Esfand and sage burning practices in Persian culture cleanse houses, bodies, and objects that may be occupied by evil spirits, spirits of the dead, or may be afflicted by the evil eye.
Described verbatim by informant:
“Esfand is basically these dried herbs that, every Persian household has them. And say um a lot of bad things have been happening like your car broke down, you got a bad grade, your boyfriend broke up with you, someone died, you know, so people feel like it’s obviously like it’s evil spirits literally are around your house and around your car and they’re around you so when you burn the esfand you walk around and its smells horrible and you walk around and you just you do it over everyone’s head you do it over even like around your pets head you do it around your car um everything you um walk through the room cuz you’re killing things by burning the esfand cuz it smells so bad and that like gives it’s like a cleansing to get rid of the bad spirits that are causing the bad things. It doesn’t even necessarily have to be evil spirits it can just be like people evil eyeing you and wanting bad things to happen to you. Negative Vibes.
Sage is kind of a similar process it’s just to clean whatever was in the house previously to be gone, it’s a fresh start, cuz you don’t know what happened someone could’ve died in that house, you know? Crazy things. So if you want a fresh start in a new home you can do that.”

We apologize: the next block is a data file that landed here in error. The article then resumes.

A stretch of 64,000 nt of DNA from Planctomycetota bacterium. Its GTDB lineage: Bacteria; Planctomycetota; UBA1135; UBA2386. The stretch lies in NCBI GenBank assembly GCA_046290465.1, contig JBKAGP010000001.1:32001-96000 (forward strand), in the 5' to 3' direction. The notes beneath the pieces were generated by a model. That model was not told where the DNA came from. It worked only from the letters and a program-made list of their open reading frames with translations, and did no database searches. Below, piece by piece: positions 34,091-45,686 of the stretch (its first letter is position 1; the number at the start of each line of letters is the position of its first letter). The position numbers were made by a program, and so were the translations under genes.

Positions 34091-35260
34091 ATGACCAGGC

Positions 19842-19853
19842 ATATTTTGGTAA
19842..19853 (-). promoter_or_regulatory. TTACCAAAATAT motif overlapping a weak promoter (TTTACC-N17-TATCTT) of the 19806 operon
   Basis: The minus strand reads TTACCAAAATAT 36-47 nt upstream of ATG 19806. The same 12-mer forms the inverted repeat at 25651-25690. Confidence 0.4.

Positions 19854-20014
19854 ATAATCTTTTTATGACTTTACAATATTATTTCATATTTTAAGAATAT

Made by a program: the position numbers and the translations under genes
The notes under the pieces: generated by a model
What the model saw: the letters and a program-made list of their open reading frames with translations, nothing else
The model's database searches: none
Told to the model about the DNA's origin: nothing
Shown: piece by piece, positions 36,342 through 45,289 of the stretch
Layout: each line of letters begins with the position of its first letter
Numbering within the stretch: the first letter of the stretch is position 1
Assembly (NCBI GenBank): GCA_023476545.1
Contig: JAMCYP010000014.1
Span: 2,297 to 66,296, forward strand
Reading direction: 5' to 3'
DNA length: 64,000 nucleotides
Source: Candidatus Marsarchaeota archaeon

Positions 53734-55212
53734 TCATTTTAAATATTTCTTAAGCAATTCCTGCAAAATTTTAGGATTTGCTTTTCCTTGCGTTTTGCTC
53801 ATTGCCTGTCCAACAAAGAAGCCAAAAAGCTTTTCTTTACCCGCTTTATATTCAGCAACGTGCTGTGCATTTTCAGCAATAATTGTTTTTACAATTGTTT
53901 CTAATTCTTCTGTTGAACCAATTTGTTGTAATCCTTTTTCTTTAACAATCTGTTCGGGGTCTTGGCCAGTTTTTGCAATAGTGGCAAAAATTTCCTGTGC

Esfand to my knowledge is unique to Persian culture and this cleansing ritual. Ritual burning of herbs is common to many cultures, especially burning with sage. The idea of smoking out spaces and people for purification is something I know to be relevant to a lot of Native American tribes, Mesoamerican cultures, Aboriginal tribes, and countless others around the world. Though smoke is considered polluting and dangerous to many people, burning and beginning anew is a process found in nature, ie wildfires. This has since been observed by humans and emulated in swidden or slash-and-burn agriculture across the globe. Perhaps there is some root to the notion of burning and cleansing there, though that connection seems unlikely in the context of the Middle East, unless the practice of burning herbs was learned or brought in by some other influence (perhaps by trade ie along the Silk Road). This theory is purely speculative, though, as ritual burning could have begun in the Middle East or spontaneously come about for all I know.